Sioux City hosts community conversation with Latino and Indigenous residents
Latino and Indigenous Iowans got the opportunity to share their lived experiences at an event in Sioux City on Thursday evening.
The city hosted a community conversation with panelists from diverse backgrounds at the Sioux City Art Museum. It’s the city’s effort to not only identify barriers, but to celebrate diversity in western Iowa.
The event’s a part of a series called “The Difference is Dialogue.” It gives minority groups the opportunity to share their stories and to talk about how the community can better support them.
“I want to be able to pull the people who've never gotten the chance to speak publicly, who've never been able to get the chance to tell their story,” said Sioux City’s community liaison Semehar Ghebrekidan. “I can help bridge that gap for some people so that they can be able to get to where they need and tell their story to who they need to tell it to. Let's do it.”
At Thursday’s event, Victor Diaz Galindo shared his experience as a queer Latino growing up in Sioux City. He said he wishes his community was highlighted more often.
“The conversations aren't being had,” he said. “I think this dialogue was so important to start planting seeds in people's heads, to really start considering the communities around them, because it's such a multicultural community.”
One fifth of the Sioux City population is Latino, according to the 2020 census. Another 2 percent identify as Native American.
But, Cristobal Francisquez said he has not observed that same diversity in its teaching workforce. Francisquez is a Latino substitute teacher in Sioux City and served as a panelist at the event.
He said he sees firsthand families, who are new to the country, struggling to learn the education system. Francisquez said it reminds him of his own parents, who immigrated from Guatemala.
“Representation matters. People like us that have experienced those kinds of things, let us come in and deal with these things,” he said. “We have that power to take back and to empower these kids.”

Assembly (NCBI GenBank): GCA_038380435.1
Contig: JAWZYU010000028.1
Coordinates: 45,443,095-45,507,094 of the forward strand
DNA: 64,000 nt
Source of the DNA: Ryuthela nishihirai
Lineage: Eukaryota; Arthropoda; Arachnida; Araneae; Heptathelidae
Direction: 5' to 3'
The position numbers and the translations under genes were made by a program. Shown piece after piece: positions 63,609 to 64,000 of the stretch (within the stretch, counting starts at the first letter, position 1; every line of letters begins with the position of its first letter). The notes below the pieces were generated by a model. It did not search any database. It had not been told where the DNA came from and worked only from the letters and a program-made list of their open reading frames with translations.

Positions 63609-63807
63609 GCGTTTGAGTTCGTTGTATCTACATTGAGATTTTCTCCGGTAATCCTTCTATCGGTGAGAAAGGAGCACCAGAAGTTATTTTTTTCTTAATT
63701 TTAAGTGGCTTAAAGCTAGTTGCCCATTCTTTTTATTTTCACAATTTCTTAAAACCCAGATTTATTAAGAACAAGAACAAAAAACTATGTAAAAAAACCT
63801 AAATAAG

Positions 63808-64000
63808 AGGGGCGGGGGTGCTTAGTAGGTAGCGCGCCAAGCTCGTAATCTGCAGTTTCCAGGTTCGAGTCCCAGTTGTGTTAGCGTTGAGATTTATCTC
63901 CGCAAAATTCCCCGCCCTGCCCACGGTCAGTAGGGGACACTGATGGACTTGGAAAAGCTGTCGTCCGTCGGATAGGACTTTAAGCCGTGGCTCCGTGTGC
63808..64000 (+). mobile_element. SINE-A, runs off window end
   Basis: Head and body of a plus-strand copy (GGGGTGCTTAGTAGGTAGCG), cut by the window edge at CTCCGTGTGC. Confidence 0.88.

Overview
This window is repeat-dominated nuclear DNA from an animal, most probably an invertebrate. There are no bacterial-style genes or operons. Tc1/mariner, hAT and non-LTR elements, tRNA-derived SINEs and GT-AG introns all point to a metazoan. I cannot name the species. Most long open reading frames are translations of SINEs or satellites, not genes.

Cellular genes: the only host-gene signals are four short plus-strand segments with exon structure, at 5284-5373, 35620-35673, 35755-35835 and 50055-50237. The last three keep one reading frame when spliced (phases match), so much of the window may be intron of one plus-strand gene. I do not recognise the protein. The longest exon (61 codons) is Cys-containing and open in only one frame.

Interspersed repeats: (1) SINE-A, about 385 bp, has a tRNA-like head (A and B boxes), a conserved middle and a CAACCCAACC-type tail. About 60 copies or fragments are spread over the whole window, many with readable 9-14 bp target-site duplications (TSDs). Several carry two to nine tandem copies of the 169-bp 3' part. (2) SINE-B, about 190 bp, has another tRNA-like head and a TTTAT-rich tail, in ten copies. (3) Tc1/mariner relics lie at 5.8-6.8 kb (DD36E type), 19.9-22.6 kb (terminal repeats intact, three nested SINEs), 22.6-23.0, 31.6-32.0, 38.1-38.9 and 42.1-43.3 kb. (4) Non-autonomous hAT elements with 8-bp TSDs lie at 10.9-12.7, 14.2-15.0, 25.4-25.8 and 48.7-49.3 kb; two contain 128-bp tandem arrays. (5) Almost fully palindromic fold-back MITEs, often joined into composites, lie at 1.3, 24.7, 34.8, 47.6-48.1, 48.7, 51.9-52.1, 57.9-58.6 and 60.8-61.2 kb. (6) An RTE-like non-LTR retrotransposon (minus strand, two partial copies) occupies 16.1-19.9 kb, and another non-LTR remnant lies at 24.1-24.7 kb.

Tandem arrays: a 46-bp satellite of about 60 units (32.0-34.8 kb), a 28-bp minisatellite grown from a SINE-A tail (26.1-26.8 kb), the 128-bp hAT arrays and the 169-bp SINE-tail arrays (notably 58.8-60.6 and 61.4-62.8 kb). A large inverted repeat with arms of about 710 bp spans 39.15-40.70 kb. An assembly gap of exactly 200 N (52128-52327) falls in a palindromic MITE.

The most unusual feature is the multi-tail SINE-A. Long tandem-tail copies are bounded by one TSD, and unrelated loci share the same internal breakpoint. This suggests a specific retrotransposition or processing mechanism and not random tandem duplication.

"I think this dialogue was so important to start planting seeds in people's heads, to really start considering the communities around them."Victor Diaz Galindo
More thana third of students in the Sioux City Community School District are Hispanic. Francisquez says he wants to be the role model for them, that he didn’t feel he had.
Panelist Trisha Etringer, who serves on Sioux City’s inclusivity advisory committee, said she felt like the community also needs to invest in more resources for Indigenous populations.
“I think when it comes to Indigenous representation here, that we are really behind,” she said. “It would just be nice, as a Native woman here living in Sioux City, to be able to go somewhere downtown that represents me.”
Audience members got the opportunity to ask questions about the five panelists’ experiences in Sioux City. The panel took place in the art museum’s “Turn of the Sea” exhibition – which features the work of Colombia-American artist Nancy Friedemann-Sánchez. Her work celebrates her Latino and Indigenous roots.
In the past, “The Difference is Dialogue” series has tackled topics such as stigma, faith and poverty. The community conversations will continue each month until the end of the year.